Steve Smith discusses the history of the HTTPS, why there was a transition from HTTP to HTTPS, what it now means for web-site owners, developers, and the Internet at large.
Episode #8-28 released on March 4, 2018
All my sites are HTTPS only, so now that that is out of the way, how about we address a current trend of browsers, and what it will mean for web-sites and yourself moving forward. HTTPS is only a data securing method for data in transition between computers and servers, and the data itself may be stored in plaintext or encrypted at the discretion of the developers.
The primary purpose of HTTPS was the security of data being moved from the computer and server. It was originally used to protect transactional information such as your payment information. Many sites, including Facebook did not transition account data over HTTPS, and furthermore, the cookies for accounts where vulnerable to interception, allowing other people the ability to hijack your account if you were in an unprotected wife hotspot. The first browser addon to demonstrate the vulnerability was called Fire Sheep.
Once the vulnerability was exposed, big companies started migrating all communications, at first voluntarily by the user, and then after, by default, over to the HTTPS communication method entirely. This allowed for account information, sessions, transactional data to be secured while in transmission only.
Later, browsers started marking far more clearly the actual security state of secure web-sites, while unsecured web-sites continued to run with generic identification. The push to make as many web-sites secure as possible is felt not just at the browser level, but even the rank level on Google Search, which, also, ranks sites higher if they are, also, mobile friendly. Apple even requires secure transmission of data between servers and apps, and submissions are not taken if this is not addressed, amongst many other factors.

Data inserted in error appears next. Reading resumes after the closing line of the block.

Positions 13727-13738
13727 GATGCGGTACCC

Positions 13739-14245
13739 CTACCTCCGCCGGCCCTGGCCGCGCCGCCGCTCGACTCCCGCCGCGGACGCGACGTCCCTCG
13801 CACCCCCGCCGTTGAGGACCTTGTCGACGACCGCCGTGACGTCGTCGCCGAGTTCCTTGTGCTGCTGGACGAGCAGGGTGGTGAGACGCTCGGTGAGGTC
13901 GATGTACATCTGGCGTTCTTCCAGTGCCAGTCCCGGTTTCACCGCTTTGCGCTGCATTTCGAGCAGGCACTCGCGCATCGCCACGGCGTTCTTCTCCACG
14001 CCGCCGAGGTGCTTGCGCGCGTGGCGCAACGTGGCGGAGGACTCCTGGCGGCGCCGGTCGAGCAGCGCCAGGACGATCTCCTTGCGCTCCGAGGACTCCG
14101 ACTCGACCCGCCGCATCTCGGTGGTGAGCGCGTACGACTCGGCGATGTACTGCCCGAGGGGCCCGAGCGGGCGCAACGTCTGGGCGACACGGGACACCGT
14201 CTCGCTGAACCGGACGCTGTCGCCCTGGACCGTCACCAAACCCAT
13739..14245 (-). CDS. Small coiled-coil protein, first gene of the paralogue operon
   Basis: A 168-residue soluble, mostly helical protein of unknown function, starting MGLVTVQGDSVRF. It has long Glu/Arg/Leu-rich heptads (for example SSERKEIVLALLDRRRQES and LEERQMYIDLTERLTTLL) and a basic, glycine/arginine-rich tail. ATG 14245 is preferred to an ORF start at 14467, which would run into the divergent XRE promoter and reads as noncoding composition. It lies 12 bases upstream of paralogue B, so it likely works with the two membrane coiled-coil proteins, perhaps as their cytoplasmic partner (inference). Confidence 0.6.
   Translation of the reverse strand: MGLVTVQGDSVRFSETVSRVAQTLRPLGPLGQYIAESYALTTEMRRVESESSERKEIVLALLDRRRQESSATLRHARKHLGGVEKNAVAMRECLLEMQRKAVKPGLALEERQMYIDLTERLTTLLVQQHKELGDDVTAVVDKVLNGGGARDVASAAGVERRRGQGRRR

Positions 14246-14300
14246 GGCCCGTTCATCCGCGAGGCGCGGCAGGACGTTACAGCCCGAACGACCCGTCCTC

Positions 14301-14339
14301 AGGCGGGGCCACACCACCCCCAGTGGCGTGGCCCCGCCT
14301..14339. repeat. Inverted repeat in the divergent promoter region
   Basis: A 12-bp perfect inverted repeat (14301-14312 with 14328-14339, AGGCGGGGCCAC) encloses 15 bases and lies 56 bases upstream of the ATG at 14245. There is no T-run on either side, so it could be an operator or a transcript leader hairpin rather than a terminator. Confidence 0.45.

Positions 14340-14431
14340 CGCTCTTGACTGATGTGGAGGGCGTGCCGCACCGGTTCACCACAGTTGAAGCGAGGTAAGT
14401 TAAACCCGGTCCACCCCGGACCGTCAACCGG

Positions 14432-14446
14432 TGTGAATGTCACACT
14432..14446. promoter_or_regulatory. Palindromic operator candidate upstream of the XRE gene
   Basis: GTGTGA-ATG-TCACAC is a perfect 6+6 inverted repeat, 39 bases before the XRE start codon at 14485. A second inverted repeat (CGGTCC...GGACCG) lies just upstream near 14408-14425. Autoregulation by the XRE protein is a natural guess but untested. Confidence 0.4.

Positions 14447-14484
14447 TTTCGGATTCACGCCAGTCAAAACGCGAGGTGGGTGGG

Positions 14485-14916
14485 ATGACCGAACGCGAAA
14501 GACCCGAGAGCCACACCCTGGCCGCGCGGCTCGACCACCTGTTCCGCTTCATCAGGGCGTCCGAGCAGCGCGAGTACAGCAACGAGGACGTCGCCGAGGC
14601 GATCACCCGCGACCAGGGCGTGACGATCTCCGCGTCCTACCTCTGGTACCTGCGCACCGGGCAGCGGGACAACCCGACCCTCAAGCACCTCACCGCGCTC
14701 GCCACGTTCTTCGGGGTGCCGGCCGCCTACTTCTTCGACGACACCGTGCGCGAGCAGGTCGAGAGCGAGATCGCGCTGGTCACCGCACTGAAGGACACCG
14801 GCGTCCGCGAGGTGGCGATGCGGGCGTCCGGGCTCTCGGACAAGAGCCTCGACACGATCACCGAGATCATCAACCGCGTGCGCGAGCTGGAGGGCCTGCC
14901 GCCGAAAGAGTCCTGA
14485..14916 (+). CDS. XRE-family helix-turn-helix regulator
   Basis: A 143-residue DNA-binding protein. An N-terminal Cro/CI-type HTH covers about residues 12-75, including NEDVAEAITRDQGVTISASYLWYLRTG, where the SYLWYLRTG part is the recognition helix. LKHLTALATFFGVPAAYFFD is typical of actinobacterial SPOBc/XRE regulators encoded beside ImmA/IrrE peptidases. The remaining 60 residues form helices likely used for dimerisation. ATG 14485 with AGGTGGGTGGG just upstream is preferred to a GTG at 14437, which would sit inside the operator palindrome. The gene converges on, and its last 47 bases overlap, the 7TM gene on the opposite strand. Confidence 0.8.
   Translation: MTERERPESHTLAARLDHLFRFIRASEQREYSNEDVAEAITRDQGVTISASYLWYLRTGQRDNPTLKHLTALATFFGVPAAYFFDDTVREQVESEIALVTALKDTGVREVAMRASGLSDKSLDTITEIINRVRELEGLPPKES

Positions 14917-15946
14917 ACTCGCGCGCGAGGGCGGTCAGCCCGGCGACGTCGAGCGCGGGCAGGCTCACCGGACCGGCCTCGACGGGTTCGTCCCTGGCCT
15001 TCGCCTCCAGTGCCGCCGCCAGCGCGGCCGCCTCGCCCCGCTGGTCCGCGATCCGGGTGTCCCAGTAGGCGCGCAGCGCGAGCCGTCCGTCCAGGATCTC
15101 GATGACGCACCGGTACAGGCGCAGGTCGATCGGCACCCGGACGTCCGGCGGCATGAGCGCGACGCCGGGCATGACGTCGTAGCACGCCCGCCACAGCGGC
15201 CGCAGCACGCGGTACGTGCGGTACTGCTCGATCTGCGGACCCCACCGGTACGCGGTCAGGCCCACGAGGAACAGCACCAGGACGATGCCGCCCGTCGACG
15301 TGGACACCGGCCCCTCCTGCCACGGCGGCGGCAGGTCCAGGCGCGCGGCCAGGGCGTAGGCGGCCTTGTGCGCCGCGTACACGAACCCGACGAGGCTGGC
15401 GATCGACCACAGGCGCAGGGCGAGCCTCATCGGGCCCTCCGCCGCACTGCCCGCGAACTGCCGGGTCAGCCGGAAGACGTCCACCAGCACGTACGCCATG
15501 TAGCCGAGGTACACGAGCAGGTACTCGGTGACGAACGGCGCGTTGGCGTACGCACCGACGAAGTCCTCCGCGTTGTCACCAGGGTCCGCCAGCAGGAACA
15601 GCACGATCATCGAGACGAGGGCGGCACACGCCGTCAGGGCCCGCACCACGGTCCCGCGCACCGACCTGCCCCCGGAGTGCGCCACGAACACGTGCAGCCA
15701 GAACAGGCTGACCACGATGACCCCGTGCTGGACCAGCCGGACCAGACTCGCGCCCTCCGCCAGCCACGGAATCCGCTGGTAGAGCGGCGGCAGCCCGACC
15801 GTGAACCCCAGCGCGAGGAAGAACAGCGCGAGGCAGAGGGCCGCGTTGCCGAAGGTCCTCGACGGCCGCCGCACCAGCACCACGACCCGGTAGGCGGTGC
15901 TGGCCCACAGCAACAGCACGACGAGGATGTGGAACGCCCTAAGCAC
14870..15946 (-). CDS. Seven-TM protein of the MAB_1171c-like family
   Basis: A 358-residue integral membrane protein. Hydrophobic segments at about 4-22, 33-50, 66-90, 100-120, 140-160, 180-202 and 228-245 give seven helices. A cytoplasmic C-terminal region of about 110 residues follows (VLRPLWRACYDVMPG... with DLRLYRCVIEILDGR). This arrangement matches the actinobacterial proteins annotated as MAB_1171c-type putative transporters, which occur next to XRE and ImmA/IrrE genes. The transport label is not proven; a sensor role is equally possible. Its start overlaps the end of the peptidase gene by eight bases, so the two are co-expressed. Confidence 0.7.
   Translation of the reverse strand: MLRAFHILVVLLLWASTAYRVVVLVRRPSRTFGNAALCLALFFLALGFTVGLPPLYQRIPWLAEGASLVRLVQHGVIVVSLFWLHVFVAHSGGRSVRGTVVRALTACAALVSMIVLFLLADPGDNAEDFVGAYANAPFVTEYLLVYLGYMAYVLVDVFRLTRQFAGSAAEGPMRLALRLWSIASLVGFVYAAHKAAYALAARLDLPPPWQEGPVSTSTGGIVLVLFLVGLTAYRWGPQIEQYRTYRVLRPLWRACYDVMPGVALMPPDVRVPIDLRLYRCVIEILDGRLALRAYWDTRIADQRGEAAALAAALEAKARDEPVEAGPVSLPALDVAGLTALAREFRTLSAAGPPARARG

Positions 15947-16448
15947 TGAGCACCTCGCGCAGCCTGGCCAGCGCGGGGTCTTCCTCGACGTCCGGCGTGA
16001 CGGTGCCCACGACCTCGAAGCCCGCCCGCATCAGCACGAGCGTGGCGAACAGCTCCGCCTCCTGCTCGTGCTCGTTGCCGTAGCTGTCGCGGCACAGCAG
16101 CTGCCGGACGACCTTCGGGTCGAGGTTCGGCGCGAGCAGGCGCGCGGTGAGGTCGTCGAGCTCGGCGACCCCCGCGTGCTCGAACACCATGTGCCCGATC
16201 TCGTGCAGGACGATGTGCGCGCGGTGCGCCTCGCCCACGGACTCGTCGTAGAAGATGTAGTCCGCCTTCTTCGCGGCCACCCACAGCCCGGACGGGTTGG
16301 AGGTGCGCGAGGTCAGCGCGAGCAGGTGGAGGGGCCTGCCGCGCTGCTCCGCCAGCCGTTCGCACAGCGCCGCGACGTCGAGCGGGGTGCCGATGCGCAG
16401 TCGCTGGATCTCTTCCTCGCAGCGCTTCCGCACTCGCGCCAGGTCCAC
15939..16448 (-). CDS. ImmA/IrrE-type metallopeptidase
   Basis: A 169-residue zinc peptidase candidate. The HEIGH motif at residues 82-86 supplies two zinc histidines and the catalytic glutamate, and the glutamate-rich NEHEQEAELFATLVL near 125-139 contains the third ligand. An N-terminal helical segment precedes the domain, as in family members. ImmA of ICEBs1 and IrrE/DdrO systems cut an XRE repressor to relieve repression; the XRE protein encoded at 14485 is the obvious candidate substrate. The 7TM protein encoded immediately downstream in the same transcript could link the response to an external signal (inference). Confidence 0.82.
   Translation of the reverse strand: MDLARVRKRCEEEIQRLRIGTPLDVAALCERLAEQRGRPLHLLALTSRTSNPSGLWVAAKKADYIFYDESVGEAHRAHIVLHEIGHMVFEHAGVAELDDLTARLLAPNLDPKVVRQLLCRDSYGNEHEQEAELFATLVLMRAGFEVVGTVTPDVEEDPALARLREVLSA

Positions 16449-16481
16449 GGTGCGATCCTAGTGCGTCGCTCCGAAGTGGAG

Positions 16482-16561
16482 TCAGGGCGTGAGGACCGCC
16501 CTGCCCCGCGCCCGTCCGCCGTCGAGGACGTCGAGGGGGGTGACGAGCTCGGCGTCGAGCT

The world is generally moving towards phasing out HTTP sites, making the internet HTTPS first. This is to deal with other issues, like rogue elements accessing the contents of the packets, and data manipulation prevention. A secured packet can't be spied on, and anyone with access to the router, or ISP at any level, cannot inject code into the secured packet either, whether it be malware or ISP origination messages or advertisements. Basically, don't want information from Comcast, or other ISPs, just switch to HTTPS on all sites you visit that support it. One amazing way to get HTTPS on web-sites that support it, is with the browser addon called HTTPS Everywhere.
I just want to leave you with a few caveats to keep in mind. HTTPS enabled sites aren't guaranteed to encrypt your data in their database. HTTPS isn't important on web-sites that don't have forms, accounts, sales, etc. A generic site containing information about a topic, and nothing else, isn't any more dangerous than a HTTPS. The issue is only that anyone can see what you are looking at. However, considering that those kinds of sites are public, it isn't really a privacy risk.
Host : Steve Smith | Music : | Editor : Steve Smith | Producer : Zed Axis Dot Net
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